Despite the struggles Sony has had with the Amazing Spider-Man franchise, they are still attempting to structure a universe revolving around the famed Wall-Crawler. Much of this world-building is happening through the spinoffs they’ll be releasing in the coming years, There’s Sinister Six, the Venom spinoff (which may also include Carnage) and a a project tentatively titled Glass Ceiling that would feature several female Spider-Man characters teaming up. Now, there’s a fourth idea that’s been thrown into the mix, and it’s doubtful that anyone saw this coming, and if you did, congratulations, you’re clairvoyant.

According to Latino Review, Sony is working on a movie about Peter Parker’s Aunt May. Apparently the film would follow her as a young woman, long before she was tasked with raising her nephew, and would be an "espionage story" in the vein of the AMC series Mad Men. The article compares this project as Sony's attempt at making something similar to Marvel’s Agent Carter, and it’s one of their many attempts to make the Spider-Verse work before cutting a deal with Marvel. Sally Field has been portrayed May Parker in both Amazing Spider-Man films, and was played by Rosemary Harris in the previous Spider-Man film series.

As for this report... What?!?! Seriously, what could Sony possibly be thinking with this idea? While Aunt May is an important figure in Spider-Man history, there has never been a single story that’s had Aunt May as a spy. Peter’s parents already have that covered. In the comics, he was raised by his aunt and uncle because Richard and Mary Parker were killed during a mission. While May has had some interesting experiences in her life, she’s primarily served as Peter’s surrogate mother for over five decades, and that’s worked fine. Of all the spinoffs that Sony could come up with, this is the most bizarre. It’s one thing to take elements of a character’s past and change them around differently for a movie. It’s another thing to just fabricate a past that has never existed for the character in the comics or any other media adaptation. Depending on how far they take this, we may even see a young Ben Parker meeting May while she’s on an espionage mission. No, that’s too out there... right?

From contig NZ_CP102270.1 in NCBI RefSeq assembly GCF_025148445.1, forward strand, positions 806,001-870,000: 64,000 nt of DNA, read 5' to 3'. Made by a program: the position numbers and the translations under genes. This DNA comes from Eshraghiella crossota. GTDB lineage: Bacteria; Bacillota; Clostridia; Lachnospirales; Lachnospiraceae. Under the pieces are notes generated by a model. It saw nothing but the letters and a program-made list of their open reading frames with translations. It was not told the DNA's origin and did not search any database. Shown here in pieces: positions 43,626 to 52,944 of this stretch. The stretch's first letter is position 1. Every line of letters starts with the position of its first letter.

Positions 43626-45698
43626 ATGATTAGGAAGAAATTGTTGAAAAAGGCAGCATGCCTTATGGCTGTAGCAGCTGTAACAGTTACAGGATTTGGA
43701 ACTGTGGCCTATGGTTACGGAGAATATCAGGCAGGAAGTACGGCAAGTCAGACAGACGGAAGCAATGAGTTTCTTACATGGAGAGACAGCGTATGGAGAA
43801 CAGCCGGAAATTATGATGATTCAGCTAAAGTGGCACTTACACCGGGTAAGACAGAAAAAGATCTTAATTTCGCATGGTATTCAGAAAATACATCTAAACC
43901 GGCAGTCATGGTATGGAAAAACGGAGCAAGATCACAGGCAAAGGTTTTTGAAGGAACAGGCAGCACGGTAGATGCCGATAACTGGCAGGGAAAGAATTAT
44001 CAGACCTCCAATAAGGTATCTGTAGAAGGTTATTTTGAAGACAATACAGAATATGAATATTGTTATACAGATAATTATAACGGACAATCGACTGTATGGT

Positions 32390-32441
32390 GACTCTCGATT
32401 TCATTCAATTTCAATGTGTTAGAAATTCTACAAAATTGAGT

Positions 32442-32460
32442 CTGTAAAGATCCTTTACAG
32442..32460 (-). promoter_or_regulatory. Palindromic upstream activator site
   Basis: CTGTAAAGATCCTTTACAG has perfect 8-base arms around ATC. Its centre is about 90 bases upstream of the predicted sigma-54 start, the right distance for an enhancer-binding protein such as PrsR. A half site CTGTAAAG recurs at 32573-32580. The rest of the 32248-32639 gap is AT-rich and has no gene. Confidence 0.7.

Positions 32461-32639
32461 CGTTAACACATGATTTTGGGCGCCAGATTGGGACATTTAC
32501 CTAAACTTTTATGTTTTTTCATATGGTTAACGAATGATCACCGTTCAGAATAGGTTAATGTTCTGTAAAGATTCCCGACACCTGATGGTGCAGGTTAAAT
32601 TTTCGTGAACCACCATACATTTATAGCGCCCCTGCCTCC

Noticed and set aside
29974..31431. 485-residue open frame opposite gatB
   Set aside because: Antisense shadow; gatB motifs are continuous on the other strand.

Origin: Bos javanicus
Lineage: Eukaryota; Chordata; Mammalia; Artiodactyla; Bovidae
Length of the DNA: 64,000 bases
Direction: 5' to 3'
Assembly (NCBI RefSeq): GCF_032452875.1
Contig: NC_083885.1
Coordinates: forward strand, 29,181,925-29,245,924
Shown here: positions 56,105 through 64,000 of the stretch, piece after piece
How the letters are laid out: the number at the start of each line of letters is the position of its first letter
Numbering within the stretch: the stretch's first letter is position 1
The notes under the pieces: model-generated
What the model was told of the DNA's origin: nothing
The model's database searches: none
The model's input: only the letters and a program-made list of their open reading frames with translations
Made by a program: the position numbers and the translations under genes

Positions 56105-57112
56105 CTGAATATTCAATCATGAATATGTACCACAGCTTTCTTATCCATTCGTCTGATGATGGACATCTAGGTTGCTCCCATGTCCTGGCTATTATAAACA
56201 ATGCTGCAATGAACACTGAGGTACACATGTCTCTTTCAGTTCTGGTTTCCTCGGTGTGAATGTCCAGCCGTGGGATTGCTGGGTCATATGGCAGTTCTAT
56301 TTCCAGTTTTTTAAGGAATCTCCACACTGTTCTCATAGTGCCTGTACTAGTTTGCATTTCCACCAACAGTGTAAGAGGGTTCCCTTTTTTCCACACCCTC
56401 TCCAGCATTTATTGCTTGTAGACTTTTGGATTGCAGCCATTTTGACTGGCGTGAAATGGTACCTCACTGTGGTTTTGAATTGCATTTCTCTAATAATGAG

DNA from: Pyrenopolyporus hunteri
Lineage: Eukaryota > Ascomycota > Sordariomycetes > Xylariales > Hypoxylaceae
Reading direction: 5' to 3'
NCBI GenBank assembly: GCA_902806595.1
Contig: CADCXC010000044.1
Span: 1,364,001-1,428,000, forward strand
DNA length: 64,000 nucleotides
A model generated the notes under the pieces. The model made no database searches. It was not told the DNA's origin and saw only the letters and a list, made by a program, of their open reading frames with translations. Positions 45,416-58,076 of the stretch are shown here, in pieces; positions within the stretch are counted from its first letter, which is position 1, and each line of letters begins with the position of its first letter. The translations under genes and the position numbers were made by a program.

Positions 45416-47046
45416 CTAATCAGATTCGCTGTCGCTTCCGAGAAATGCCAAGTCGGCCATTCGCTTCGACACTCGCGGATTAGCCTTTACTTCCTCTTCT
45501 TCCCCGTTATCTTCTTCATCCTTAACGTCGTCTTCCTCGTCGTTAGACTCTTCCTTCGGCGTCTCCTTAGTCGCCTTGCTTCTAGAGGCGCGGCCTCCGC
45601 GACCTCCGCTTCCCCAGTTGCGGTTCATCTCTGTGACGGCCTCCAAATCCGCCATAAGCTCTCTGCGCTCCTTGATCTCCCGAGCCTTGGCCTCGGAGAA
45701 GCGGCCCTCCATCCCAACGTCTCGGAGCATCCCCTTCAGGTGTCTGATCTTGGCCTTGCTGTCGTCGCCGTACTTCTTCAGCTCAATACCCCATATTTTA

Sony, instead of throwing Aunt May into a spy adventure, just focus on making The Amazing Spider-Man 3. The second installment may have gotten mixed reviews, but the franchise hasn’t sunk to the point where the woman that raised Spider-Man needs to be shown fighting bad guys in the ‘60s or ‘70s. Let the woman lead a quiet life, and leave the excitement to her spider-powered nephew.

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